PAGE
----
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Today is D-day for anti-Obama birth certificate cases in Supreme Court

December 8, 2008 | 12:34 am

The U.S. Supreme Court building

On Friday, loyal Ticket readers will recall, we reported that Supreme Court justices were discussing discussing the cases challenging Barack Obama's right to assume the presidency next month due to allegations surrounding his citizenship and birth.

Generally, the issues focus on professed doubts that the 47-year-old Democrat wasn't really born in Hawaii, despite his birth certificate from the state, and/or that the fact his father was a Kenyan and a British subject makes Obama a dual citizen -- meaning he is not a "native born" American, as required by the Constitution. Under U.S. law, people born in the U.S. are citizens.

Despite the Obama opponents' obvious passion, which has been burning for many months often under the political radar, few legal observers believe that the required four justices will vote to hear argJustice Clarence Thomas who took the cases to the court challenging Democrat Barack Obama's eligibility to become presidentuments on the cases. Only a small number of the 150 requests received each week are granted arguments.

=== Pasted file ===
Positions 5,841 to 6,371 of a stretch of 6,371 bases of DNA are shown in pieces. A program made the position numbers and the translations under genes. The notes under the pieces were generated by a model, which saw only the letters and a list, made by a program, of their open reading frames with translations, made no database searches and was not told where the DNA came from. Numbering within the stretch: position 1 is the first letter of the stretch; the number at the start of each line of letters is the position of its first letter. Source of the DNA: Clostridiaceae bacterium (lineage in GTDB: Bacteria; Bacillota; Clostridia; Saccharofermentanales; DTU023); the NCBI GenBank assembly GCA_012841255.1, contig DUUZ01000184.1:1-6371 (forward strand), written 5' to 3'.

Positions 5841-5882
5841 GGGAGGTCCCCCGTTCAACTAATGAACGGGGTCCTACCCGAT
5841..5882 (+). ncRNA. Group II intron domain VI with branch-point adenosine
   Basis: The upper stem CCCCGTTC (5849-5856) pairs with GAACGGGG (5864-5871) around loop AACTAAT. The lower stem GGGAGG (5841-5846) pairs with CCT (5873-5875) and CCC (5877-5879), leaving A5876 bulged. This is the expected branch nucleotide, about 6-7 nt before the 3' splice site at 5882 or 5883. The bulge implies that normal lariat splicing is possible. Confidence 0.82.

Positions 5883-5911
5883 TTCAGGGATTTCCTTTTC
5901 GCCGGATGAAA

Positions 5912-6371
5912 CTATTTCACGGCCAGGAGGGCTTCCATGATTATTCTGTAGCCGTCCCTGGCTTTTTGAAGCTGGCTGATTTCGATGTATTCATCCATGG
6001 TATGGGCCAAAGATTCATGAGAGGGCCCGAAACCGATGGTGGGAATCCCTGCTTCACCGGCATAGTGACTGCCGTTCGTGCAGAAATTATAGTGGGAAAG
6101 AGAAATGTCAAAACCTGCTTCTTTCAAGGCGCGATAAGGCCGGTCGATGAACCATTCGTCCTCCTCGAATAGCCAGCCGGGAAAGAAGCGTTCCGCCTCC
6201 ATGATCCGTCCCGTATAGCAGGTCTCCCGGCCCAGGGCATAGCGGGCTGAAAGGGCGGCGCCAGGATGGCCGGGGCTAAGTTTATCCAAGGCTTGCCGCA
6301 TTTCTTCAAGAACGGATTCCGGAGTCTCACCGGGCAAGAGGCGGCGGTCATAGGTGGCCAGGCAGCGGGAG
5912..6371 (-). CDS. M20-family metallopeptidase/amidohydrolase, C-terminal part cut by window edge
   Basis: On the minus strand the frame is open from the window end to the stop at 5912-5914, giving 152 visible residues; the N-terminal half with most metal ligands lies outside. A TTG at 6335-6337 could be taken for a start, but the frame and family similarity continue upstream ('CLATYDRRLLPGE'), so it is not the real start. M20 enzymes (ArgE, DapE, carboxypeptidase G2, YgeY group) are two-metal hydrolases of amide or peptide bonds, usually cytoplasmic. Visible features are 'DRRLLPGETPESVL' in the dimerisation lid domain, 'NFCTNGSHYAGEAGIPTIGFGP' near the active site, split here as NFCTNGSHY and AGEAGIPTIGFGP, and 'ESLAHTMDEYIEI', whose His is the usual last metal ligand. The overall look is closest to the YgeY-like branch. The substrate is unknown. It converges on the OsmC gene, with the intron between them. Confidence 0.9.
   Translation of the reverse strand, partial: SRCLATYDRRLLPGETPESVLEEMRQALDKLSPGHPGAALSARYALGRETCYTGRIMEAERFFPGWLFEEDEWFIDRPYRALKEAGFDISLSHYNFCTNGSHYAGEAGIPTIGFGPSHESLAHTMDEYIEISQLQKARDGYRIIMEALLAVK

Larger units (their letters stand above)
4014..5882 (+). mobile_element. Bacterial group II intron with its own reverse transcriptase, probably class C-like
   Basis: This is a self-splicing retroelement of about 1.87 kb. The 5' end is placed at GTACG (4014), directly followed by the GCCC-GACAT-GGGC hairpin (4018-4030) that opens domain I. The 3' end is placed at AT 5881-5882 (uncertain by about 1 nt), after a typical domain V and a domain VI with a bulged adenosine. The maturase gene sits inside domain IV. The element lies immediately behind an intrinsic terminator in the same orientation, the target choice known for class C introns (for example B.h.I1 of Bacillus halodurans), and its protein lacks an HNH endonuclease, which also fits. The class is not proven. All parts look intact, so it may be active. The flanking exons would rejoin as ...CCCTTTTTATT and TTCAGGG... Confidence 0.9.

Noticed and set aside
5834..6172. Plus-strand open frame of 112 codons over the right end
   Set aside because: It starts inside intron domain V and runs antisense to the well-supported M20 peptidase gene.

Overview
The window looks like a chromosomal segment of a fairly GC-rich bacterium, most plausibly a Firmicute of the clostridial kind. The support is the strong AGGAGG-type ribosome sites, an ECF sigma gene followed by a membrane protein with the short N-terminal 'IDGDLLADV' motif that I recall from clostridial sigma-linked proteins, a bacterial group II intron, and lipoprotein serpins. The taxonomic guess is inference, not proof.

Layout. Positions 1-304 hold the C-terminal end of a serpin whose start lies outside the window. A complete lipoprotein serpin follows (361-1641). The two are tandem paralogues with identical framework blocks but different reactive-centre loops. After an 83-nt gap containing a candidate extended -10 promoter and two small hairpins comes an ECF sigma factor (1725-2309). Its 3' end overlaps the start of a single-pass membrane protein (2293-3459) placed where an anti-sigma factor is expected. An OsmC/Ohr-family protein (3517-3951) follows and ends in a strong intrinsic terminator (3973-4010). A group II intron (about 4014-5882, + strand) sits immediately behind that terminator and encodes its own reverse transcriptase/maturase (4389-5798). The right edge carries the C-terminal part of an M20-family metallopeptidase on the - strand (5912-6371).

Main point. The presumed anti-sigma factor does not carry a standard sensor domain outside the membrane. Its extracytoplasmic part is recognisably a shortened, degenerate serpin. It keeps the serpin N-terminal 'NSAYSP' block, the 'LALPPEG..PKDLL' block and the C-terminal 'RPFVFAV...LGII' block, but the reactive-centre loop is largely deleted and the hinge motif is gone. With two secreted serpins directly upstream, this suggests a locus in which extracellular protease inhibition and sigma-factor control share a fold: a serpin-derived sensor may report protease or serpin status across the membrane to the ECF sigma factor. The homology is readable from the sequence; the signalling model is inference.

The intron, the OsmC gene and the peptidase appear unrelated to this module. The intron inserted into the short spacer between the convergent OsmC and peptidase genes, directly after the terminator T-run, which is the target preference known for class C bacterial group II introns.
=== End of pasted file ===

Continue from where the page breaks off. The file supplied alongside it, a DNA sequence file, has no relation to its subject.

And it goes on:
A decision is likely to come today, possibly a simple rejection without comment or explanation. (See video below.)

One sign a rejection is likely is the Court apparently did not feel the issue important enough to ask the other side for comment.

Opponents of Obama still plan protests at the court today and a Washington news conference.

Another reason, as noted by The Times' David Savage, is that: "The justices also review rulings made by lower courts, usually when there is a disagreement about the law. In [these Obama] cases, lower courts dismissed the lawsuits without handing down major rulings." Thus, there is no legal ruling to be overturned by the Supreme Court.

Similar cases in 2000, charging that George W. Bush and Dick Cheney were both residents of Texas, which violates a prohibition in the Constitution's 12th Amendment, were thrown out because the courts said litigants had no legal standing.

-- Andrew Malcolm

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Photo credits: Associated Press

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